Frontline Health Workers Are First Up For Vaccines. But Medical Residents Say They’ve Fallen Through The Cracks

Over the course of the first week of vaccinations, the four hospitals worked to get residents vaccinated sooner. Zimmer said in an email that as of Dec. 19, at least 1,134 residents had received invitations. 

“It’s been kind of chaotic and constantly changing and honestly hard to get clear information about the vaccine scheduling,” said a senior resident who did get a vaccination. “I was scheduled for the end of December, but they’ve been able to open up more spots it seems so I was able to reschedule.” 

Hospitals in Colorado followed federal guidelines for vaccine distribution. In the first phase, 1A, those with the most frequent or direct contact with COVID-19 patients were to be vaccinated. Most residents meet that criteria. Then 1B, those who have less frequent or indirect contact with COVID-19 patients, and then phase 2, all other hospital employees. 

Confusion Over Invitations, Scheduling

When the university changed its initial vaccination plans, it was met with technical difficulties. Zimmer confirmed that some residents did not receive invitations to schedule a vaccination appointment. 

“While there have been some delays caused by individuals who needed to create an account or who did not check their messages, some residents received vaccination invitations on the first day we sent out messages,” Dan Weaver, vice president of communications at UCHealth wrote in an email statement. “More messages were sent out to residents and all our other staff and providers last week and this week as we have had more available appointments for vaccinations.”

He said UCHealth has prioritized residents and has invited all residents and fellows who are rotating at UCHealth locations in December and January to be vaccinated.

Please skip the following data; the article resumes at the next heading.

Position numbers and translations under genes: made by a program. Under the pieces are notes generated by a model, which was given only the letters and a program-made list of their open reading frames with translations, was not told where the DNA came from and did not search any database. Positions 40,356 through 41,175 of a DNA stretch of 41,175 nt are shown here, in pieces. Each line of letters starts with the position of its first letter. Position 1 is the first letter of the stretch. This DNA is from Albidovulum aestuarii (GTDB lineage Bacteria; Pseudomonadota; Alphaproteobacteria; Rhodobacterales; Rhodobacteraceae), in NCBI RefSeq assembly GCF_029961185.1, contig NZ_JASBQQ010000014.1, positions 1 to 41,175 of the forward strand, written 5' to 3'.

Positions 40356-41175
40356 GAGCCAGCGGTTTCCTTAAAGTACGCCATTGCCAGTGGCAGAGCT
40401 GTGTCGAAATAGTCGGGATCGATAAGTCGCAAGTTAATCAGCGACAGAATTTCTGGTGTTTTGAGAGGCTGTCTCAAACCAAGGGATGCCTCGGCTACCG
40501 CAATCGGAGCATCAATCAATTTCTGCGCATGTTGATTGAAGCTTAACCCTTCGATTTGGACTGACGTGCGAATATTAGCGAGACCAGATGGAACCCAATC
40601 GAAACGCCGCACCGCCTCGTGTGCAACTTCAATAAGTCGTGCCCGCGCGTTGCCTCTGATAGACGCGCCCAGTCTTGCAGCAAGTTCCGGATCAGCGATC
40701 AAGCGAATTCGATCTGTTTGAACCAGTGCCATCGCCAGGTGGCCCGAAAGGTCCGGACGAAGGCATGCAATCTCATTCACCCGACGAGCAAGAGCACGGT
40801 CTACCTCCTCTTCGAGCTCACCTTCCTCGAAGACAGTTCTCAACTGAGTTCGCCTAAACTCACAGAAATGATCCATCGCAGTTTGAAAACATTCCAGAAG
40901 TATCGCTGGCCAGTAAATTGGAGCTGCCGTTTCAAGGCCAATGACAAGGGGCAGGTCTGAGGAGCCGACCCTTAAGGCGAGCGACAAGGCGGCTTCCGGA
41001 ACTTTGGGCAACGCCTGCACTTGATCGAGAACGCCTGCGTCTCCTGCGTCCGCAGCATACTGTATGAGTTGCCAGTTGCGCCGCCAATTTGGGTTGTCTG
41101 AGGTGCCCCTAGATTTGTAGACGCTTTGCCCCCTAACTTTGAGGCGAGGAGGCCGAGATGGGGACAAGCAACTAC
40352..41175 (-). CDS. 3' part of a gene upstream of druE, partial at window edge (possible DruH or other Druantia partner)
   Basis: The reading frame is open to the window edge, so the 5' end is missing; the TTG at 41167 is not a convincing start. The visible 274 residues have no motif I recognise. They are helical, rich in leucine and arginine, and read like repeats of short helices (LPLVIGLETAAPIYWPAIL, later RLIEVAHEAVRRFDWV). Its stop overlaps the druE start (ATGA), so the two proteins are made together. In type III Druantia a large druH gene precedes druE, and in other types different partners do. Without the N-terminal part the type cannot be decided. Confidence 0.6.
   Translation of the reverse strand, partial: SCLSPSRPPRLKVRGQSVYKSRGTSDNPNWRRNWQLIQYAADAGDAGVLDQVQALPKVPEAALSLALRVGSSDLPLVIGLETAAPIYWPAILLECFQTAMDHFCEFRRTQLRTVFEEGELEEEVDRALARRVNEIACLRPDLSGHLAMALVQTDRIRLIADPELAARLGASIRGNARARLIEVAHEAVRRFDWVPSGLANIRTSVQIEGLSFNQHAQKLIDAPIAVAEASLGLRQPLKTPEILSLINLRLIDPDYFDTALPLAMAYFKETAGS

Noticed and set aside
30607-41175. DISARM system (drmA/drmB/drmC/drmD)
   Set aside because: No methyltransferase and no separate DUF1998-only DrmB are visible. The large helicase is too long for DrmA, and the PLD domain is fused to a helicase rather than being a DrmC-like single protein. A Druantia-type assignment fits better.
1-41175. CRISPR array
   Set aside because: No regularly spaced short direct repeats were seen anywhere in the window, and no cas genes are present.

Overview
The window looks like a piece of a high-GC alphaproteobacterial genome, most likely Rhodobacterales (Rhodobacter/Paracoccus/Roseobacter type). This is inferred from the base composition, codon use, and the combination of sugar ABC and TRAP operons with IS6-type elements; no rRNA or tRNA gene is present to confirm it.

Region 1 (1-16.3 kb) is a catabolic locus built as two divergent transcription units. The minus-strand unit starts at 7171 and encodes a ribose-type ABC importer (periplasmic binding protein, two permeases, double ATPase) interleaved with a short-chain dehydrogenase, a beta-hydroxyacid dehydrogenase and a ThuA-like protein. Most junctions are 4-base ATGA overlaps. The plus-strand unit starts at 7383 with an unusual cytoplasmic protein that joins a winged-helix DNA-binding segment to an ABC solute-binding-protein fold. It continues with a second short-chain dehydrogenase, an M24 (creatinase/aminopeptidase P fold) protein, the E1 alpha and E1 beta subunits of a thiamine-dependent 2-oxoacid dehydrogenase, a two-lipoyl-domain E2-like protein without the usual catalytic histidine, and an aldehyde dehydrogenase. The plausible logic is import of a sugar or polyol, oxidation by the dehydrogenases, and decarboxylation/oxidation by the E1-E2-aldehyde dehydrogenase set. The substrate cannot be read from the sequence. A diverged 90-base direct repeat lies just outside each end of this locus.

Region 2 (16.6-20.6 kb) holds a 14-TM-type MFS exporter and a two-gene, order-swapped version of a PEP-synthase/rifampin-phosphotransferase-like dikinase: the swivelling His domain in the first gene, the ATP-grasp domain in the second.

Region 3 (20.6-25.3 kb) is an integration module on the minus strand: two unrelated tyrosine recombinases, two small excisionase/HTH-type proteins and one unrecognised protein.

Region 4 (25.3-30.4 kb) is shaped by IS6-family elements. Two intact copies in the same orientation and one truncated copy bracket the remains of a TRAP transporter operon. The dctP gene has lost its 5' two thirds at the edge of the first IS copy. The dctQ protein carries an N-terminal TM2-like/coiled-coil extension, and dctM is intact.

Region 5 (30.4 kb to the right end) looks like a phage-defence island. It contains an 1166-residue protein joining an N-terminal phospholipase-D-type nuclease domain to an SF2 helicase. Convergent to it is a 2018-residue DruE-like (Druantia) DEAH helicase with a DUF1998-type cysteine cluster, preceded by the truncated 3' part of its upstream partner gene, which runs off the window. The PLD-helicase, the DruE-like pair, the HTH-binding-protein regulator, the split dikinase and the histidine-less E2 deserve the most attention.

Troubleshooting Across Four Health Systems

The hospitals are allocated vaccines, not the university. Zimmer said this, in combination with residents rotating between hospitals, created an opportunity for technical issues. 

“I think what I would’ve done differently is to have a dry run of a percentage of residents to practice in November for each hospital site,” she said. “What has been hard for us is to troubleshoot across all four health systems.” 

In a statement, Dr. David Brumbaugh, chief medical officer at Children’s Hospital Colorado, acknowledged “unforeseen technical difficulties in the first 24 hours of scheduling,” but said they were resolved promptly. 

Dr. Heather Young, Medical Director of Infectious Diseases at Denver Health, said the hospital is working with the medical school to get vaccines to residents as soon as possible.

“Denver Health has worked with CU (Graduate School of Medical Education) to provide timely vaccination to all residents who have expressed interest in receiving the vaccine,” Young said in a statement.

A spokesperson from the VA Eastern Colorado Health Care System said residents there are included in the first group of workers to be vaccinated.

“At the Rocky Mountain Regional VA Medical Center, we include residents in our 1A priority group,” the statement said. “It is our process to make the determination of vaccine priority based on the risk associated with each employee’s assigned working location per CDC and VA guidance.” 

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